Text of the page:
|Calif. Families King LL & Annie King Chapter in History of Placer Co.||Contact|
| From History of Placer and Nevada Counties, California,
W. B. Lardner & M. J. Brock; 1924
|HISTORY OF PLACER AND NEVADA COUNTIES||p. 629|
ANNIE C. KING,-- The varied experiences which have filled the greater part of the life of Annie C. King, one of Placer County's most prominent pioneers, make of her an entertaining link in the chain which leads back to the early days of the' State. She has been an eye-witness of the changes which have come with the passing years; and with her husband, the late Lewis Leroy King, she bore her part in the upbuilding and development of the natural resources of the section which has been the family home for so long a time.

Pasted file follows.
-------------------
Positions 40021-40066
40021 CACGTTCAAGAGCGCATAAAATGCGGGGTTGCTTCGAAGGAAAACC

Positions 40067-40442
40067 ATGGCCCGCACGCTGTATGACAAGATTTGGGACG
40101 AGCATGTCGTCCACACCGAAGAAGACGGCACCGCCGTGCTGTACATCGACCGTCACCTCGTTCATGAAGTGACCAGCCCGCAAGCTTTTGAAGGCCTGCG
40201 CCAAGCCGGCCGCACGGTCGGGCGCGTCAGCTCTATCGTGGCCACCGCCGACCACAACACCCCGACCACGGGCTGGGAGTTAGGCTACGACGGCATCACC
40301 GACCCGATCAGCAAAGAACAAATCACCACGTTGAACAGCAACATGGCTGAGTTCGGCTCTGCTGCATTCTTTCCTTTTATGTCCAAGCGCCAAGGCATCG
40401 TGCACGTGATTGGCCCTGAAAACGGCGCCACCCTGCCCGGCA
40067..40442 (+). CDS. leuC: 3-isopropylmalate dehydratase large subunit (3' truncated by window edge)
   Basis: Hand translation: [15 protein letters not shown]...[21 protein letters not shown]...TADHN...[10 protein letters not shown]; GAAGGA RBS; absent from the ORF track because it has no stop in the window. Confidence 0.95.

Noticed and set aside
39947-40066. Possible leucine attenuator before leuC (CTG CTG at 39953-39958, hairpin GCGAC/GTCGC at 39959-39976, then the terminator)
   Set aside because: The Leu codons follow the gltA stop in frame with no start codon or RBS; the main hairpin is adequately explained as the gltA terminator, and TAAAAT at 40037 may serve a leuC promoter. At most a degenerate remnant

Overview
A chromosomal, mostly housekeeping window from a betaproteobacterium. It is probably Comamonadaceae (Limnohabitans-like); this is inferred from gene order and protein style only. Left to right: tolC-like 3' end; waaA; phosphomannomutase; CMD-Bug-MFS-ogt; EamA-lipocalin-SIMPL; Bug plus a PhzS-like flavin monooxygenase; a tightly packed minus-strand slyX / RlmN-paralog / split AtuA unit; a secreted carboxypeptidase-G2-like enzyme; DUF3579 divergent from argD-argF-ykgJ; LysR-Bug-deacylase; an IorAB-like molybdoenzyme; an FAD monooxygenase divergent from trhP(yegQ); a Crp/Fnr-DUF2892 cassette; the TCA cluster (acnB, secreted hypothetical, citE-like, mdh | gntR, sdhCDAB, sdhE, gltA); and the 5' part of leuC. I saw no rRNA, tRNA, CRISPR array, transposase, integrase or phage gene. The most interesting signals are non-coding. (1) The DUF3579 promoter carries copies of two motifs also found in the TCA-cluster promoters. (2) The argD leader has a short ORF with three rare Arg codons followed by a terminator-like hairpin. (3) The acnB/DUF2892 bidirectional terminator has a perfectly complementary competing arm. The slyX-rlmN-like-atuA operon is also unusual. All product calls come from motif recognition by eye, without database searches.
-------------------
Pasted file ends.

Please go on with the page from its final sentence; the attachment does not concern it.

One of California's native daughters, Annie Catherine (Hellar) King was born at Hayward on May 11, 1862. Her parents were Thomas and Eliza (Knock) Hellar, the former born at Ringold's Manor, Hagerstown, Md., and the latter a native of Kent, England. The paternal grandfather, Jacob Hellar, was born at Clear Spring, Md., December 19, 1777, of German [Ed.; probably Dutch] descent; while. his wife, in maidenhood Isabella McKinzey, was born at Philadelphia, Pa., August 1, 1785, of Scotch and Welsh descent. Grandfather Hellar was an extensive planter, and was the owner of Ringold's Manor, at Hagerstown, which continued to be the family home until the time of the death of himself and wife. The mother, Eliza Knock before her marriage to Thomas Hellar, was the only daughter of William Knock, a tailor by trade, and the granddaughter of Sir George Knock, who was knighted by Queen Victoria for chivalrous and courageous action. in time of war. When the mother of our subject was eight years old, her parents came to the United States and located in Petersburg, Va.. Thomas Hellar brought his family to California in 1850 and settled in the Haywards. Here he purchased 400 acres of land, which he successfully farmed. There were eleven children born to this pioneer couple. William T. is an orchardist living at Visalia, Cal, Mary became the wife of Orrin Hale; she passed away on November 10, 1895. Edward M. married Miss Emma George, of Hayward; he died in 1914, leaving a family of seven children. Samuel is a farmer in Trinity County. Thomas made his home with our subject at Elm Court, Roseville, until his death, on March 14, 1924, John D. is deceased. Annie Catherine is the subject of this interesting sketch. Eliza is the wife of M. A. Kruger, residing in Roseville. Nora I is the widow of the late T. W. Haynes, of Strawberry Valley, Cal. Rhoda and Martin died in infancy. The mother of our subject passed away at the age of sixty-two, and subsequently the father married Miss Clara Bridges. One daughter was born of this union, Myrtle, now the wife of W. H. Seaver, a photographer in Roseville.